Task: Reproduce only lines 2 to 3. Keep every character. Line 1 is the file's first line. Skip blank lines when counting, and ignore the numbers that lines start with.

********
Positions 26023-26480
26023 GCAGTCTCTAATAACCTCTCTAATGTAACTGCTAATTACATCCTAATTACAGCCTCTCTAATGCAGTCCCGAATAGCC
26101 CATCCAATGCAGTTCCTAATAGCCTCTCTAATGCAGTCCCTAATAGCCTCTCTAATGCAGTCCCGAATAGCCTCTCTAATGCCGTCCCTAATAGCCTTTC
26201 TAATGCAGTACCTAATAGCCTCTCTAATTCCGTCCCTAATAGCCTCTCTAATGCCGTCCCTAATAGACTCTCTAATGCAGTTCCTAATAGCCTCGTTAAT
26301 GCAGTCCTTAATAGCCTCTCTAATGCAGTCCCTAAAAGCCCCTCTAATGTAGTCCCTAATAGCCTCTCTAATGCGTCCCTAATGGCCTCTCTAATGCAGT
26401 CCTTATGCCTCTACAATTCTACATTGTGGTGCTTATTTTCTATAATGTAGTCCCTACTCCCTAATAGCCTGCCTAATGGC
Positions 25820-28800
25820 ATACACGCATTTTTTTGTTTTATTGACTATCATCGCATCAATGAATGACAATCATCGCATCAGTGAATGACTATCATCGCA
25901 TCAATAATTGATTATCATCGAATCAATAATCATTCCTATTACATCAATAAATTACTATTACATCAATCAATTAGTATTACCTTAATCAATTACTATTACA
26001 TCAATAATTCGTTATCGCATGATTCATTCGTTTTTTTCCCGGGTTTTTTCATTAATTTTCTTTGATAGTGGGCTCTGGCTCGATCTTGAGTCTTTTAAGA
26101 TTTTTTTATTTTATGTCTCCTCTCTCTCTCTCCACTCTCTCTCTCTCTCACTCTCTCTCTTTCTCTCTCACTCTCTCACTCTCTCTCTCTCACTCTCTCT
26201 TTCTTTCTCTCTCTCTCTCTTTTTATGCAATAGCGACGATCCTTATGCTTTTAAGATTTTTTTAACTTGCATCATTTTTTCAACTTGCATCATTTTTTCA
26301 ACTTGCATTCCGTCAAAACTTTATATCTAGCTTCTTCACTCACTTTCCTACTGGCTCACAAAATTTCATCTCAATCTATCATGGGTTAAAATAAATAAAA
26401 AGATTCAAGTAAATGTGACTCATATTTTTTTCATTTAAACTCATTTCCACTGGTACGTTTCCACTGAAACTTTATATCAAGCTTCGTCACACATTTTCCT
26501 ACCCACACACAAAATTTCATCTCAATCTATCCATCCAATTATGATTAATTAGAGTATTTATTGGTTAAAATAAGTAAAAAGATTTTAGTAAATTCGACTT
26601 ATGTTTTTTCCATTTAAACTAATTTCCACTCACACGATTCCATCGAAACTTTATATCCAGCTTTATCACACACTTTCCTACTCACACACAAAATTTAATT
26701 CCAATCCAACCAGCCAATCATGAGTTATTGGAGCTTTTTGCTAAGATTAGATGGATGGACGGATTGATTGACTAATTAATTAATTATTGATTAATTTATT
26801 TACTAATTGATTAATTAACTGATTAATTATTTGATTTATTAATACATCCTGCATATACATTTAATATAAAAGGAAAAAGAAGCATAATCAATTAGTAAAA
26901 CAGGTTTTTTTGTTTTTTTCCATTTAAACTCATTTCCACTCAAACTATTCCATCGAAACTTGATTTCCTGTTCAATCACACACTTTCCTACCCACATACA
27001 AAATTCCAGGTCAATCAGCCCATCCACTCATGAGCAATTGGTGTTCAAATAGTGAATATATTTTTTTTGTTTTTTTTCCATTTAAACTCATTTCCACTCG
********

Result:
26023 GCAGTCTCTAATAACCTCTCTAATGTAACTGCTAATTACATCCTAATTACAGCCTCTCTAATGCAGTCCCGAATAGCC
26101 CATCCAATGCAGTTCCTAATAGCCTCTCTAATGCAGTCCCTAATAGCCTCTCTAATGCAGTCCCGAATAGCCTCTCTAATGCCGTCCCTAATAGCCTTTC